Figure 3.1 shows a typical modern gas well, with the wellhead, gas?liquid separator, instrument shed, and condensate tank. Figure 3.2 shows the electronic flow meter, along with the solar collector that powers electronic transmission of the data. The wellhead is in the background. Most companies use electronic metering. However, some wellheads still have circular chart recorders to measure flow rates. The meter is where the gas processor purchases the gas from the producer and the lease royalty owner. Often, the producer and gas processor belong to the same company. If the gas is nonassociated, hydrocarbon liquids knocked out in the separator may be remixed with the gas or stored in a tank and removed by truck. Usually, no compression is applied before the gas is sold.
If the gas is being stripped from oil, separators knock out both oil and water. For high-pressure wells, the oil passes through up to three separators to recover the light ends. Because the last-stage separator is near ambient conditions, the gas may be compressed before it flows into a gathering line to the gas plant.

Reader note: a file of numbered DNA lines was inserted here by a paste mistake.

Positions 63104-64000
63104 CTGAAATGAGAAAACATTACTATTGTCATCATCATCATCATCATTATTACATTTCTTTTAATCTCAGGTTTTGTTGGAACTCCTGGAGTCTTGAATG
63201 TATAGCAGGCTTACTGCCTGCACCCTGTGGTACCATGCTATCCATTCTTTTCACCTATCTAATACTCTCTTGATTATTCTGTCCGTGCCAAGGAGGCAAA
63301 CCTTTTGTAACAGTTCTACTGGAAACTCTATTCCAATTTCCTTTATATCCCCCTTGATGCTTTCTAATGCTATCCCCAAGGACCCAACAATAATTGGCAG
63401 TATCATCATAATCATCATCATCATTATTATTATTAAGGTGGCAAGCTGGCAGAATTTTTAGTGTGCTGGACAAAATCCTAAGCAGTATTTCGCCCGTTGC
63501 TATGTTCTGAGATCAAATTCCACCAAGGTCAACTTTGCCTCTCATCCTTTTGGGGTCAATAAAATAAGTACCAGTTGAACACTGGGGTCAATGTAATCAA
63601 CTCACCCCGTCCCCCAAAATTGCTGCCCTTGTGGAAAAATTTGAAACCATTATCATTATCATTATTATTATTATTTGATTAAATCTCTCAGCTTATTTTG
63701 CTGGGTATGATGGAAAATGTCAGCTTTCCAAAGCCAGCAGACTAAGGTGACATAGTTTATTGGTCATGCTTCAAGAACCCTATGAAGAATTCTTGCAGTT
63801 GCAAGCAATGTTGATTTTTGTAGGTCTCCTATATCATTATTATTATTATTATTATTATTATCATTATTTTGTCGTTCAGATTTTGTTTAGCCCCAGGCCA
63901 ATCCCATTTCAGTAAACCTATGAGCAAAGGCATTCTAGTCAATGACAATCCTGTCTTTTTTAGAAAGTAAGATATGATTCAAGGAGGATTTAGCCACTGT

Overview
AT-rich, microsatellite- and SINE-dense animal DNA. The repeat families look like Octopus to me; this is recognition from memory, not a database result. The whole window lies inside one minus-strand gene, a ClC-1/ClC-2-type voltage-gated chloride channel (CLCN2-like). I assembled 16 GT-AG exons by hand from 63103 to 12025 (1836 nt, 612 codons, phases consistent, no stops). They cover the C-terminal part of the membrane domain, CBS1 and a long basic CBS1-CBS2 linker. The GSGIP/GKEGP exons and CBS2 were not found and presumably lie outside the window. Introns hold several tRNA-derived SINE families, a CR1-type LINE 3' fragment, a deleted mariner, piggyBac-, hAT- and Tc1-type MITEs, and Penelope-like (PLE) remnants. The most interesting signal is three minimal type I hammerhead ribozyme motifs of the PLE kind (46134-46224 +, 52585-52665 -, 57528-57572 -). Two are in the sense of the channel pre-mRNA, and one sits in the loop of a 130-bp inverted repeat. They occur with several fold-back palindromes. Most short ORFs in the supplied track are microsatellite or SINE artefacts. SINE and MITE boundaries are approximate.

Frequently, several wells from one lease are tied to one separations unit to reduce the number of separators, compressors, and meters. This practice is especially true in offshore operations because producers need to minimize the number of platforms and platform weight for cost purposes.